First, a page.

The majority of printing houses will send you their joboptions file which you will save in User/Library/ Application Support/Adobe/Adobe PDF/Settings on Mac and on a PC, they’re stored in C:\Documents and Settings\User\Application Data\Adobe\ Shared Documents\Adobe PDF\Settings.

This is the easiest option for you, since the joboption preset will be visible in your presets menu. All you need to do is to select it and all of the settings will be adjusted automatically.

If they do not have joboptions file ready and you need to adjust preset on your own ask the prepress team what options to include and what not to include.

To create custom made PDF preset, follow the next steps:

  1. Choose File > Adobe PDF Presets > Define.
  2. Choose the appropriate preset for a starting point. I recommend adjusting the High Quality Print preset. The majority of the settings that you need for print output are already set up in this preset and you will need to adjust only few of them.
  3. Click the New button, and name the preset. I always give it a name that is the same as the magazine or the printing house for which it is intended.
  4. To modify the bleed settings, choose Marks and Bleeds, and set the appropriate bleed amount for your workflow. It is not sufficient to check the option to Use Document Bleed Settings. If a document has been set up with zero bleed, the resulting PDF will be without bleed. Rather, set the bleed amount to an appropriate number (usually 3 mm or  0.125 in).
  5. Choose any printer’s marks you wish to add. Ask printing house prepress team, which ones, if any, to choose.
  6. Click OK to save the PDF preset
  7. To save the PDF preset give it a brief name (InDesign adds the extension .joboptions to the name), and save the preset.
  8. To load a predefined PDF preset, choose File > Adobe PDF Presets > Define and click the Load button. Navigate to the supplied file and click Open. The preset is added to the list of available presets in InDesign.


This concludes the topic of PDF file creation. As always, if you have any questions or misunderstandings please feel free to contact us or leave a comment.


Applying Correct Color Profiles in Photoshop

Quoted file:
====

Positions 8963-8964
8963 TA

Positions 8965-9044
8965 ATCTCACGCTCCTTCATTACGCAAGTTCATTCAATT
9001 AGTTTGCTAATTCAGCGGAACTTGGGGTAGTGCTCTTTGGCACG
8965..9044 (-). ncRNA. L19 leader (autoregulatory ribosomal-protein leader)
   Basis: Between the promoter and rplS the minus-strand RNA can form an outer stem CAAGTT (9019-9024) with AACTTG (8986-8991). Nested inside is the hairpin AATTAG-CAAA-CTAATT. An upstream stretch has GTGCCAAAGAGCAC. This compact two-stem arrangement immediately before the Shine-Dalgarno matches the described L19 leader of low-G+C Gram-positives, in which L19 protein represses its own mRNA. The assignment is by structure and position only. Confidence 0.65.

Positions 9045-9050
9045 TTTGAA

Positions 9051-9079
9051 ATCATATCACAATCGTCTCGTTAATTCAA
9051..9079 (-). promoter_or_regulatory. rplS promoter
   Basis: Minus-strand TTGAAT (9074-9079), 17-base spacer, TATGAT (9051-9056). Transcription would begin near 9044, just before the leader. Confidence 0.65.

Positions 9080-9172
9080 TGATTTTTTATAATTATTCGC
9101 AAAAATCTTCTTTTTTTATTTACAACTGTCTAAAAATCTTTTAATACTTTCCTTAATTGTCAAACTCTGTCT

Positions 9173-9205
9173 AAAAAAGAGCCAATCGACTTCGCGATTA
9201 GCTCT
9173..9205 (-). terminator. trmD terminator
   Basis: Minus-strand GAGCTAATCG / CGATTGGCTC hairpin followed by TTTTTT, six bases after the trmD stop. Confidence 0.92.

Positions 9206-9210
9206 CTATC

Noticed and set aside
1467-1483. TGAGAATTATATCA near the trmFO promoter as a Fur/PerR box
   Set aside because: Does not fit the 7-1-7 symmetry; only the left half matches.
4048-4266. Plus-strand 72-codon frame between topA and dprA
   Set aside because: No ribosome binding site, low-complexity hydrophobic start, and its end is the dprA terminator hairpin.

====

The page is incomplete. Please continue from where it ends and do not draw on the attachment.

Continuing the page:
Many times inexperienced designers and publishers wonder why their images do not look in print like they look on the screen. Well, they will almost never look the way they look on screen. Many factors can influence the final print output. From different screens which are not calibrated to photographs that are not professionally retouched and to colors settings that are not correctly adjusted.

In this post we will deal with how to choose and adjust the correct Photoshop color settings and how to assign those settings to images.

If you want your images to print correctly you have to apply correct setting according to the printing method you will be using.

Lets dig in into Photoshop Color settings. There are many settings here and it would take a book to explain them all in detail. Besides all of the Photoshop Color Settings are explained in detail in numerous web sites and you don’t need to know all of them. I will show you which ones you need.


Importing and Selecting ICC Profiles

Before we start, talk with your printing house prepress team and ask them which ICC profiles they use. If they are using the profiles that are not included in Photoshop Color Settings ask them to send you appropriate icc files. When you receive them, place the files in /Library/ColorSync/Profiles

Now you can open Photoshop and in color settings panel (Edit/Color Settings) you will have to load this new profile. On the right you can click Load and navigate to the destination where you have saved your icc profile file.

This profile will now be visible in Settings drop down menu. After you have chosen your profile all other options will change according to the selected profile.

Lets skip to working spaces.

All of these settings will be automatically selected when you choose appropriate profile from Settings drop down menu.

RGB working space is the working space for your RGB images. Many Photoshop experts retouch images in RGB mode, so it is essential that the right profile is selected and that you correct images with this profile applied.

CMYK working space will be applied to CMYK images.

Gray and spot will be used when you work on greyscale images and on images with spot colors.

Color management policies tells you how Photoshop deals with newly opened images, especially the ones that have different or no color settings applied than yours since printing photographs with different profiles applied can result in color mismatch.